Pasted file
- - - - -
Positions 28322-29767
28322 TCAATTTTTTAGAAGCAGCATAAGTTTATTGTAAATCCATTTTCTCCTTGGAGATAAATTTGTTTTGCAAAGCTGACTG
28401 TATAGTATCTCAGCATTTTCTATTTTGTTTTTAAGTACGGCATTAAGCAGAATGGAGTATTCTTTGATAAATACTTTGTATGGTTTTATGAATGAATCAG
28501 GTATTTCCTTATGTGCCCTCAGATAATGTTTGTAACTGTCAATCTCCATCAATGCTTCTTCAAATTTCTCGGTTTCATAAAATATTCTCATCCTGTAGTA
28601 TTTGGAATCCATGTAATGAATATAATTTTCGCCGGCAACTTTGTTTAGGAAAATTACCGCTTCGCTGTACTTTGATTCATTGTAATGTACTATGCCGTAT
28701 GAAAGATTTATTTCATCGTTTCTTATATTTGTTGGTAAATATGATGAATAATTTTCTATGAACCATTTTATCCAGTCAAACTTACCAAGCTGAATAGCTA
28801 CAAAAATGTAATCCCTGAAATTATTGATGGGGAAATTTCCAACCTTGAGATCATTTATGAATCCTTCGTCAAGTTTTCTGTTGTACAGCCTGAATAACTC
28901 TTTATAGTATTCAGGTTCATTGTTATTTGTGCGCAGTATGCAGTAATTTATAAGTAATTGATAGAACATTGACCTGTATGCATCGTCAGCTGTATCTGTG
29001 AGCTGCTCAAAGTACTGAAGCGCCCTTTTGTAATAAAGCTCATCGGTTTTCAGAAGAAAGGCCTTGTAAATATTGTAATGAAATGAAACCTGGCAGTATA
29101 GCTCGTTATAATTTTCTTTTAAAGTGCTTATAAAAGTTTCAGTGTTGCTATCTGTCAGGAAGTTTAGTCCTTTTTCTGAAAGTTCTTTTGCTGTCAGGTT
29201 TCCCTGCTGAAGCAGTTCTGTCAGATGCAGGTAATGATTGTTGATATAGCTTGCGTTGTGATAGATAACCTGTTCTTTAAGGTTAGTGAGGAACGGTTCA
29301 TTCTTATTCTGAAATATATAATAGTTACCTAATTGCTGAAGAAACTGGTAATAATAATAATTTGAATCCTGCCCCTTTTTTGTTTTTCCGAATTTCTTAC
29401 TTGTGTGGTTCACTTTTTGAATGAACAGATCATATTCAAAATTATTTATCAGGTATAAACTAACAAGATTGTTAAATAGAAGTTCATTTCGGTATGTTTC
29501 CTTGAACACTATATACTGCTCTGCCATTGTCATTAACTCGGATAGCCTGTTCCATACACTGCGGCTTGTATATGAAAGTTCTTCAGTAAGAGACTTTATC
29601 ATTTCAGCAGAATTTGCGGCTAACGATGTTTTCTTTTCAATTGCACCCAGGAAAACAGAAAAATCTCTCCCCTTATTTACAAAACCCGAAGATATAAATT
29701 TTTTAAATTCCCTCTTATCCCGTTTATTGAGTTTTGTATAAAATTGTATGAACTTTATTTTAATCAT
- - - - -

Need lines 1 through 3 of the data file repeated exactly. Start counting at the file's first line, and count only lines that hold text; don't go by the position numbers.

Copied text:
Positions 28322-29767
28322 TCAATTTTTTAGAAGCAGCATAAGTTTATTGTAAATCCATTTTCTCCTTGGAGATAAATTTGTTTTGCAAAGCTGACTG
28401 TATAGTATCTCAGCATTTTCTATTTTGTTTTTAAGTACGGCATTAAGCAGAATGGAGTATTCTTTGATAAATACTTTGTATGGTTTTATGAATGAATCAG